ArchaeoBob (24 comments)
Unions: A Labor Day Discussion
This is a revision of an article which I posted on my personal board and also on Dailykos. I had an interesting discussion on a discussion board concerning Unions. I tried to piece it......
Xulon (32 comments)
Extremely obnoxious protesters at WitchsFest NYC: connected to NAR?
In July of this year, some extremely loud, obnoxious Christian-identified protesters showed up at WitchsFest, an annual Pagan street fair here in NYC.  Here's an account of the protest by Pagan writer Heather Greene......
Diane Vera (16 comments)
Capitalism and the Attack on the Imago Dei
I joined this site today, having been linked here by Crooksandliars' Blog Roundup. I thought I'd put up something I put up previously on my Wordpress blog and also at the DailyKos. As will......
Xulon (18 comments)
History of attitudes towards poverty and the churches.
Jesus is said to have stated that "The Poor will always be with you" and some Christians have used that to refuse to try to help the poor, because "they will always be with......
ArchaeoBob (18 comments)
Alternate economy medical treatment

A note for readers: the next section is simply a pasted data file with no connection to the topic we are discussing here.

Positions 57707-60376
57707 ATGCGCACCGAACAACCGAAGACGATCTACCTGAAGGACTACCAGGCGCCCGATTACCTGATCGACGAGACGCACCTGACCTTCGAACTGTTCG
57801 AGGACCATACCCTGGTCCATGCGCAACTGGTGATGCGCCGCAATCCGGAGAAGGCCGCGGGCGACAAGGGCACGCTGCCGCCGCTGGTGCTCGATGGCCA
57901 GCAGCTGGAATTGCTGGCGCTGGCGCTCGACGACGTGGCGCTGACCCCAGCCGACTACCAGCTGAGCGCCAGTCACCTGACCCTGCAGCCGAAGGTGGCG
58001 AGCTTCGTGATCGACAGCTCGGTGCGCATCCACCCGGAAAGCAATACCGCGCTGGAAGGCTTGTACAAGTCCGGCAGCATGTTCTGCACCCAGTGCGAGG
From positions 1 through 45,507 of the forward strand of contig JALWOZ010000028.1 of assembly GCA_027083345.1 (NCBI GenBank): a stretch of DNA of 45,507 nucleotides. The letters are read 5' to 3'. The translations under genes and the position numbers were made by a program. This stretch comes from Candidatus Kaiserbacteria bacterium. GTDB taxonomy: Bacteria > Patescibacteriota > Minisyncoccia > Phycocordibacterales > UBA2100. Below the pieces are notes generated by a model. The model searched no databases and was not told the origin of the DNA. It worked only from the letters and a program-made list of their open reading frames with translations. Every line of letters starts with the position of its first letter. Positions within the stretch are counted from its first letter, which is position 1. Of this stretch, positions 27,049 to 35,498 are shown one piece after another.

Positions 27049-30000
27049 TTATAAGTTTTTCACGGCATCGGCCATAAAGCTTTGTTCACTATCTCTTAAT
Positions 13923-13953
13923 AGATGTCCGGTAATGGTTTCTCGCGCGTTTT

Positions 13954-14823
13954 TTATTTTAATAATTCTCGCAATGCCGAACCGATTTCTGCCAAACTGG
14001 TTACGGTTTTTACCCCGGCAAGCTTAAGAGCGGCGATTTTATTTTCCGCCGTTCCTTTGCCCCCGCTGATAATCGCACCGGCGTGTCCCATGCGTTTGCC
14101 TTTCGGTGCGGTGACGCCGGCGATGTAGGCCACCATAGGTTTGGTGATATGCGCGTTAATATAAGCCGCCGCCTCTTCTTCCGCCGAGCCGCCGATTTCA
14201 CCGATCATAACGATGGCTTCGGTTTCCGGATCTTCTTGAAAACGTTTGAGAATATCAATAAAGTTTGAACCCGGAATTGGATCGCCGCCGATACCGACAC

Dogemperor wrote several times about the alternate economy structure that dominionists have built.  Well, it's actually made the news.  Pretty good article, although it doesn't get into how bad people could be (have been)......
ArchaeoBob (17 comments)
Evidence violence is more common than believed
Think I've been making things up about experiencing Christian Terrorism or exaggerating, or that it was an isolated incident?  I suggest you read this article (linked below in body), which is about our great......
ArchaeoBob (18 comments)
Central Florida Sheriff Preached Sermon in Uniform
If anyone has been following the craziness in Polk County Florida, they know that some really strange and troubling things have happened here.  We've had multiple separation of church and state lawsuits going at......
ArchaeoBob (18 comments)
Demon Mammon?
An anthropologist from outer space might be forgiven for concluding that the god of this world is Mammon. (Or, rather, The Market, as depicted by John McMurtry in his book The Cancer Stage of......
daerie (18 comments)
Anti-Sharia Fever in Texas: This is How It Starts
The mayor of a mid-size Texan city has emerged in recent months as the newest face of Islamophobia. Aligning herself with extremists hostile to Islam, Mayor Beth Van Duyne of Irving, Texas has helped......
JSanford (20 comments)

More Diaries...




All trademarks and copyrights on this page are owned by their respective companies. Comments, posts, stories, and all other content are owned by the authors. Everything else 2005 Talk to Action, LLC.